Inclusion of Students with Emotional/Behavioral Disorders. in a High School science classroom . Erin Acheson EDSP 6644 Spring 2009.
Download Policy: Content on the Website is provided to you AS IS for your information and personal use and may not be sold / licensed / shared on other websites without getting consent from its author.While downloading, if for some reason you are not able to download a presentation, the publisher may have deleted the file from their server.
in a High School science classroom
“…teachers feel under increasing pressure to achieve academic results at all costs in a curriculum which makes few concessions to … ‘the unteachables’.”( Times Educational Supplement editorial, 2005, as quoted in Cooper, 2008).
“‘It is no surprise that teachers…find coping with special needs in mainstream classrooms difficult without additional training and classroom support.…”
(Times Educational Supplement editorial, 2005, as quoted in Cooper, 2008).
“The dark heart of inclusion: every child matters , but only if they behave themselves”
(Louisa Leaman as quoted in Soan, 2006).
“Growing numbers of [students with] special needs are behaviour-related.” (Times Educational Supplement editorial, 2005, as quoted in Cooper, 2008).
Students can learn from appropriate interactions with same-age peers (although more intensive training is always needed) (Hallahan, 2009).
Academic goals of students with EBD should parallel those of their peers anyway (Hallahan, 2009).
Inclusion necessitates that teachers have a highly structured classroom and lesson plans that are relevant to students with EBD, which benefits all students (Hallahan, 2009).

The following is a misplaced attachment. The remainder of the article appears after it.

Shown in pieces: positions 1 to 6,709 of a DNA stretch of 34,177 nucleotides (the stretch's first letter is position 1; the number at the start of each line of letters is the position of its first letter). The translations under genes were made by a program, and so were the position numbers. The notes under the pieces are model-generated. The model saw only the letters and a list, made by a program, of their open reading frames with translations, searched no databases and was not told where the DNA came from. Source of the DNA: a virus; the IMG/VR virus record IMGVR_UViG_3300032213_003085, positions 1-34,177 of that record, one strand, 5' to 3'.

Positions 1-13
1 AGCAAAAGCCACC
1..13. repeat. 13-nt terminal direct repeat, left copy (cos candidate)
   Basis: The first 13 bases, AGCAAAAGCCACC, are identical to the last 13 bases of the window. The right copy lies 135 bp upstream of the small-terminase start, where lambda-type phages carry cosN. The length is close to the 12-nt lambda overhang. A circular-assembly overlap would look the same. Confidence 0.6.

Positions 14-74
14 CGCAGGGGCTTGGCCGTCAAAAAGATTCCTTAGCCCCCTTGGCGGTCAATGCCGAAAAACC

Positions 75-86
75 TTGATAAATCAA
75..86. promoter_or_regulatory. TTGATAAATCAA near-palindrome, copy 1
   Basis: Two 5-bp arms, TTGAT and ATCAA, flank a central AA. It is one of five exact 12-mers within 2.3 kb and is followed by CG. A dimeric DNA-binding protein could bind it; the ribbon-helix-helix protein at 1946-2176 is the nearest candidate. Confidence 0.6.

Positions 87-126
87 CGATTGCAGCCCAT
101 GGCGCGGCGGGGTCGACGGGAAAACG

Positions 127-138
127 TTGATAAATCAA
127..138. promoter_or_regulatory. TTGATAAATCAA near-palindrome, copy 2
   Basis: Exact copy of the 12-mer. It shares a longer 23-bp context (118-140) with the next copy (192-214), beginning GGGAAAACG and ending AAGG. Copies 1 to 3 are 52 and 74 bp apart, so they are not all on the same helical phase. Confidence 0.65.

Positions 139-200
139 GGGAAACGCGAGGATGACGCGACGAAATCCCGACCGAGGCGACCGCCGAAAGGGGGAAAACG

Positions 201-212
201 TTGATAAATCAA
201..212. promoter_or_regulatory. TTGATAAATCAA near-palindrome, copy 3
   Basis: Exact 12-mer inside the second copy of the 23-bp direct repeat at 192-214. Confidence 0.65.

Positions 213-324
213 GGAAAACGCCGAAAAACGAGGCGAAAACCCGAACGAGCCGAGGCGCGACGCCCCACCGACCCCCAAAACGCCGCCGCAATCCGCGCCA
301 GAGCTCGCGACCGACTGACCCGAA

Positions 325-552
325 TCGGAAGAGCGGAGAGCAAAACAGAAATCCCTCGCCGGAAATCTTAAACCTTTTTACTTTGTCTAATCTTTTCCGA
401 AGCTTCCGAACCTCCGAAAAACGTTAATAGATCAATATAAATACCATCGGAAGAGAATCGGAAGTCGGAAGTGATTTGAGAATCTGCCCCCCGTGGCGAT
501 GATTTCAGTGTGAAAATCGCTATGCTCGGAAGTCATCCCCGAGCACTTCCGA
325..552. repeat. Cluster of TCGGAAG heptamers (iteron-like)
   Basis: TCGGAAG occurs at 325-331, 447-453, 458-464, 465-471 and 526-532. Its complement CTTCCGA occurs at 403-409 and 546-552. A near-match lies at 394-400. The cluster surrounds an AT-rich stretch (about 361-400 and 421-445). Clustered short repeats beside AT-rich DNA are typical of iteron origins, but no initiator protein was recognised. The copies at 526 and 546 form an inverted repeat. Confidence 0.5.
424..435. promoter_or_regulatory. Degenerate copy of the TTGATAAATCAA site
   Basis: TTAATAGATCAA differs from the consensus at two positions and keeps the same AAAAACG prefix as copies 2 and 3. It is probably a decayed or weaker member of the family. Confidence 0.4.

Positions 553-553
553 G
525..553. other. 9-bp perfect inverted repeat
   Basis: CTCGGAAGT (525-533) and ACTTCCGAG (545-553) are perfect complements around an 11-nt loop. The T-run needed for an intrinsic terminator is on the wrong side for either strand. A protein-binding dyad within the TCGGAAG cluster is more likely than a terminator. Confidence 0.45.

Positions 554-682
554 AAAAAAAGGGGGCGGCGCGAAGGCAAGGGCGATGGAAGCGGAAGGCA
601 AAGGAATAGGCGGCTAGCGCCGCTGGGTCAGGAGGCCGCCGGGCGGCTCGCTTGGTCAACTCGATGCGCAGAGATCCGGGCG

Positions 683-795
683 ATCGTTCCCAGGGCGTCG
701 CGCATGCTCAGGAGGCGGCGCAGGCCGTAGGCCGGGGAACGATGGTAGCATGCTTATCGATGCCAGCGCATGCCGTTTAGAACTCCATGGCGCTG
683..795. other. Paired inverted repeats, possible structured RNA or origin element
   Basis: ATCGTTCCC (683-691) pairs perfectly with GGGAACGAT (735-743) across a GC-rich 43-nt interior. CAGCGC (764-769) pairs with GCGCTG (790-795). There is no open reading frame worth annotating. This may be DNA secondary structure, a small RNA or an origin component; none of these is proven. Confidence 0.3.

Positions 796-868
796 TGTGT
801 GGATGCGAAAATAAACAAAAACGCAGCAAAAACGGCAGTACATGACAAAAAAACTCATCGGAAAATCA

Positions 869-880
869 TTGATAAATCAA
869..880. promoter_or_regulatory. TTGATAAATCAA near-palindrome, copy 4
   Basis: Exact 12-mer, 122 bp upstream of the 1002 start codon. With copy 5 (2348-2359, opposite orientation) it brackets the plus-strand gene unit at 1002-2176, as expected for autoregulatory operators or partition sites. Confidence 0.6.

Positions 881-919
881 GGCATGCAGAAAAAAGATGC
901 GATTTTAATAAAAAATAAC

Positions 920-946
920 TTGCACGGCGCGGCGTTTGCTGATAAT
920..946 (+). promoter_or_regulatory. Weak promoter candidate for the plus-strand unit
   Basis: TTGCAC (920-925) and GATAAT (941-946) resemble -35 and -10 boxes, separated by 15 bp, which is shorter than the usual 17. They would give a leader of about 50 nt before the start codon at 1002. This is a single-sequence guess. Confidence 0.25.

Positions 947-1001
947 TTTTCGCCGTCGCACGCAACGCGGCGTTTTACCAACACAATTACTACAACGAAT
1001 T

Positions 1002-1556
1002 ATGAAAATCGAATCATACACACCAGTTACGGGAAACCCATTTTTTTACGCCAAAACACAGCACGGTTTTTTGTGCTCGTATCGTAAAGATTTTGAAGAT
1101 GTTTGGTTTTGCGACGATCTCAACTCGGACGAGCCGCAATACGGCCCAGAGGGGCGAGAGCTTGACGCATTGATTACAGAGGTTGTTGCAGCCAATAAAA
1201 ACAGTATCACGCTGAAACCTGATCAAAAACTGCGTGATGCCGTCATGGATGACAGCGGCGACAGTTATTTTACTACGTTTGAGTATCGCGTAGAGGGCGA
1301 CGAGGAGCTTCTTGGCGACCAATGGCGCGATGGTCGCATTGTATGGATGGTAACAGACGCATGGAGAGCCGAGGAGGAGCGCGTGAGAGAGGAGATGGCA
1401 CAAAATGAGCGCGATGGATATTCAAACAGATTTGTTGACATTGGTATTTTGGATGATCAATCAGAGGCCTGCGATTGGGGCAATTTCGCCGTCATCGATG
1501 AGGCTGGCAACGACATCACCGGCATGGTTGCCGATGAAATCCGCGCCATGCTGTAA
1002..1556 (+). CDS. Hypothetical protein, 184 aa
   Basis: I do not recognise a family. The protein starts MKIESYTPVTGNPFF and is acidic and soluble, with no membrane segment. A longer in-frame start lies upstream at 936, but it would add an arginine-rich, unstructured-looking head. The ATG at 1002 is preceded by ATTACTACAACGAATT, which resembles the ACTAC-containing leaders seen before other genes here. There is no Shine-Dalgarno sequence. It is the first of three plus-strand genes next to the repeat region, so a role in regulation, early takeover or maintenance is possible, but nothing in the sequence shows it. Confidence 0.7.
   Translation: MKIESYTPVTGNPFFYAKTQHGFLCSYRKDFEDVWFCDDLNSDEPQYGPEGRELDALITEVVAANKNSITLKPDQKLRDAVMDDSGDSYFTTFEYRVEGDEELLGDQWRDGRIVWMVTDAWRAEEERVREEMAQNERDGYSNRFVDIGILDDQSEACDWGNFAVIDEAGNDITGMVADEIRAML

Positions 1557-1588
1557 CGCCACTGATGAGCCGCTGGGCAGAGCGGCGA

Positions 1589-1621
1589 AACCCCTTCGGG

Teachers need to “be willing to make wise choices for students who choose to behave unwisely” and be consistent (Hallahan, 2009).
Negative behaviors of students with EBD distract from the learning environment of all students (Hallahan, 2009).
Students with EBD take a greater proportion of a teacher’s time leaving less time for all other students (Hallahan, 2009).
Full inclusion negates the importance of affiliation with students who have disabilities. (Hallahan, 2009).
What does it say about inclusion of students with EBD?
Students present more learning problems than their peers without disabilities
50% of students with EBD drop out of school
Students often lack basic academic skills along with negative behaviors
(U.S. Department of Education as quoted in Pierce, 2004; Reschly, 2006; Hallahan, 2009).
Few empirical investigations of classrooms and schools successfully educating and including students with EBD have been conducted (Danforth, 2006).
Little research has been done on high school students and students with internalizing behavior problems (Hoagwood, 2007).
Majority of research on students with EBD focuses on behavioral outcomes instead of academic outcomes (Pierce, 2004).
Despite opposition from the research community, there is progression toward inclusion of students with EBD. American public schools have gradually become more inclusive in general. (U.S. Department of Education, 2004 as quoted in Danforth, 2006).
Promote positive social interactions and cooperation. academic results at all costs in a curriculum which makes few concessions to … ‘the unteachables’.”
The social aspect of school is especially important for students with disabilities (Reschly, 2006).
Purposefully design the classroom and lessons academic results at all costs in a curriculum which makes few concessions to … ‘the unteachables’.”
Reinforce appropriate behaviors and (if necessary) punish inappropriate behavior
Use functional behavioral assessments to identify and encourage appropriate behaviors